assertionFailure("Error: missing parameter")
    return
  }
  // continue updating
}

We use the function to represent an impossible state. We check our paths in the debug mode and if everything works, we move on. The truth is that no one is capable of checking all the paths our software goes through. So, if we miss some cases, assertionFailure will never trigger in the production, becoming even less useful then print(error). This may leave the app in an undefined state that is dangerous to the user’s data. A phenomenon like this is called silent fail. A system doesn’t work, but you don’t actually know about it. Despite that it never crashed and may go rogue.

Testability

So, to prevent a silent fail, you can use preconditionFailure instead.

func updateState(parameter: Int?) {
  guard let theParameter = parameter else {
    preconditionFailure(“Error: missing parameter”)
  }
  // continue updating
}

This makes one problem go away, but leaves a few others. Trying to unit test an impossible state crashes your test suite.

func testUpdateStateWithImposibleState() {
   system.updateState(parameter: nil) // crash!
   XCTAssertEqual(system.state, expected)
}

This hurts the confidence in the tests. A much better solution would be using a throw instead of preconditionFailure. Both options are testable, pushing error handling one layer up in the system.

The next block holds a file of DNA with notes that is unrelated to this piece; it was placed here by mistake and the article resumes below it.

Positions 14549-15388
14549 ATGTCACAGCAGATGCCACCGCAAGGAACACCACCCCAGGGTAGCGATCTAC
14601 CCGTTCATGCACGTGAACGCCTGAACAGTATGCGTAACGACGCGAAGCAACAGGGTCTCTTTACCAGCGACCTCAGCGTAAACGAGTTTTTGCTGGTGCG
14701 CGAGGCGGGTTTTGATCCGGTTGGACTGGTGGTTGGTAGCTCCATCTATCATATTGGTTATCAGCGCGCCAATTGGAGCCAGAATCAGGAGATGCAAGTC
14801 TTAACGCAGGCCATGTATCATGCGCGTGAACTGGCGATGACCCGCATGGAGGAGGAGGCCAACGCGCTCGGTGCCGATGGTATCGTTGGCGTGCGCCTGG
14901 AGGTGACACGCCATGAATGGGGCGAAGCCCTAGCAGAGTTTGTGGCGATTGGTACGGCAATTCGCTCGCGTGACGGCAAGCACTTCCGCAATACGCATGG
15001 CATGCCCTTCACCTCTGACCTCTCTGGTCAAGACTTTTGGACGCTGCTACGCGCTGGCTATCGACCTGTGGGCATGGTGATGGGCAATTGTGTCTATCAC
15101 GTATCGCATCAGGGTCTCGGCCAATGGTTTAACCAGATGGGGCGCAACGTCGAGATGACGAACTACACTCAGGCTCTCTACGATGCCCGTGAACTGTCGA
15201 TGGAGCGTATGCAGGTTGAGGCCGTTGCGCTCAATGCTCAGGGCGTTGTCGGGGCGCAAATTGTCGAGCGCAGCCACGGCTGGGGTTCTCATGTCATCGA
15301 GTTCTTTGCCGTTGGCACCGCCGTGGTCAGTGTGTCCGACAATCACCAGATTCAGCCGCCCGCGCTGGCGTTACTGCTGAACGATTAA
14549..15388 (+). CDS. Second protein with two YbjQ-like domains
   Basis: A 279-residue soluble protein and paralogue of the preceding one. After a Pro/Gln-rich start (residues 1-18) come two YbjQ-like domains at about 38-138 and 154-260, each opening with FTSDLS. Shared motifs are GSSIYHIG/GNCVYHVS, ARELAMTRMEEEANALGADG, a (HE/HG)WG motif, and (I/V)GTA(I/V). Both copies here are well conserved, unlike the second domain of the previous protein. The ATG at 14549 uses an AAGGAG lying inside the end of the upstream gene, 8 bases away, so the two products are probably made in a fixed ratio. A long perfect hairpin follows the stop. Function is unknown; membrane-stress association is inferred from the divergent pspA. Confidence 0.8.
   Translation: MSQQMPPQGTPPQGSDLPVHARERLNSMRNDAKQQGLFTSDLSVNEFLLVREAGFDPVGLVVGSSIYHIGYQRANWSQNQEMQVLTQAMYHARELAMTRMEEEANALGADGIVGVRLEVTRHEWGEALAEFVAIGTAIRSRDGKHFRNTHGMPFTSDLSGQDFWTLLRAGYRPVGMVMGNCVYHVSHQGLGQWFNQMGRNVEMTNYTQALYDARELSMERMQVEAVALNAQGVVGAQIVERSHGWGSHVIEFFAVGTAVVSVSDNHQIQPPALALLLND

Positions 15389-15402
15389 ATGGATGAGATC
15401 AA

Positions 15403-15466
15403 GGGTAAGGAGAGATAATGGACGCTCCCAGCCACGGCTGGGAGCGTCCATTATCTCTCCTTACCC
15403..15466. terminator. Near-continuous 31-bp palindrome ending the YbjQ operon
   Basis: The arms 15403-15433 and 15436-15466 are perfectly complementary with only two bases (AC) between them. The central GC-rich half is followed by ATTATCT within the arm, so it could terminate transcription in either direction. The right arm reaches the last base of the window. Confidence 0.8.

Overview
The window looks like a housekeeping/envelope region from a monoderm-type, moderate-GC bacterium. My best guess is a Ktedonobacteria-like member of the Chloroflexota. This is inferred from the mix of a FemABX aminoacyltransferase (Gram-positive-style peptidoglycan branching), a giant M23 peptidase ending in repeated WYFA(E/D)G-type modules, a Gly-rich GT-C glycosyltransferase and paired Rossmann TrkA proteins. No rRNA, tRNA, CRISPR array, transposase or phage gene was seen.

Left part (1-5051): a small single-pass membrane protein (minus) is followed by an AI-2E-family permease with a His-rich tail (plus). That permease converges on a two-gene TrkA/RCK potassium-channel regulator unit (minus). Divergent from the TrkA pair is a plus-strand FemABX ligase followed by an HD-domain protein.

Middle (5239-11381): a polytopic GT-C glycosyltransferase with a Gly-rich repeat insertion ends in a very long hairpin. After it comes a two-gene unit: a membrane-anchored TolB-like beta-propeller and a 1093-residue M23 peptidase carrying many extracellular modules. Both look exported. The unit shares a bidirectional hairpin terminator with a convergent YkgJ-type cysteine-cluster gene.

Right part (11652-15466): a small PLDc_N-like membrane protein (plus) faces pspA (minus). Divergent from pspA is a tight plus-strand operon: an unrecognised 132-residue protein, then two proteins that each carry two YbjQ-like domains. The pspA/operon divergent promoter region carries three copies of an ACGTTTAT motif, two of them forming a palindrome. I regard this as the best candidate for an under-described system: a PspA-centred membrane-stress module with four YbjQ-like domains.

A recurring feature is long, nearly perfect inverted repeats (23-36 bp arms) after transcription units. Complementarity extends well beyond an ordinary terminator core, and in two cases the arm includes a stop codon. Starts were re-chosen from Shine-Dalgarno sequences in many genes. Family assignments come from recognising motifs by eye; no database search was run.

func updateState(parameter: Int?) throws {
  guard let theParameter = parameter else {
    throw StateError.MissingInput
  }
  // continue updating
}

Thanks to this you can write a test:

func testUpdateStateWithImposibleState() {
  XCTAssertThrowsError(try system.updateState(parameter: nil)) { (error) -> Void in
        XCTAssertEqual(error as? StateError, StateError.MissingInput)
    }
}

Strong type system

Swift offers a much better tool to tackle the problem of complexity. The name of the tool is “strong typing”. It’s a fancy name for bundling together a bunch of values and giving them a name. The name and the structure is then enforced by the compiler in the compile-time. Using your own types creates assumptions just like assertions, but is much safer, and you don’t have to write tests for impossible states, because they would not even compile. Take a look at an improved version of the buildReport function introduced at the beginning of the article:

func buildReport(for month: Month) -> Report {
   // no need for assert!
   ...
}

struct Month {
  var value: Int
  init?(value: Int) {
    guard month >= 1 && month <= 12 else {
      return nil
    }
    self.value = value
}

The logic that was previously hidden inside the assert is now extracted to a struct and can have a test written for it.

Summary

If you must remember just one thing from the post, make it this: “Make NOT using asserts your default.” Strong types, throw and optionals are much better tools available in Swift to tackle the same problem that assert tries to deal with, but making your code safer and more testable. This path is definitely not easy, but I promise you: it is simple.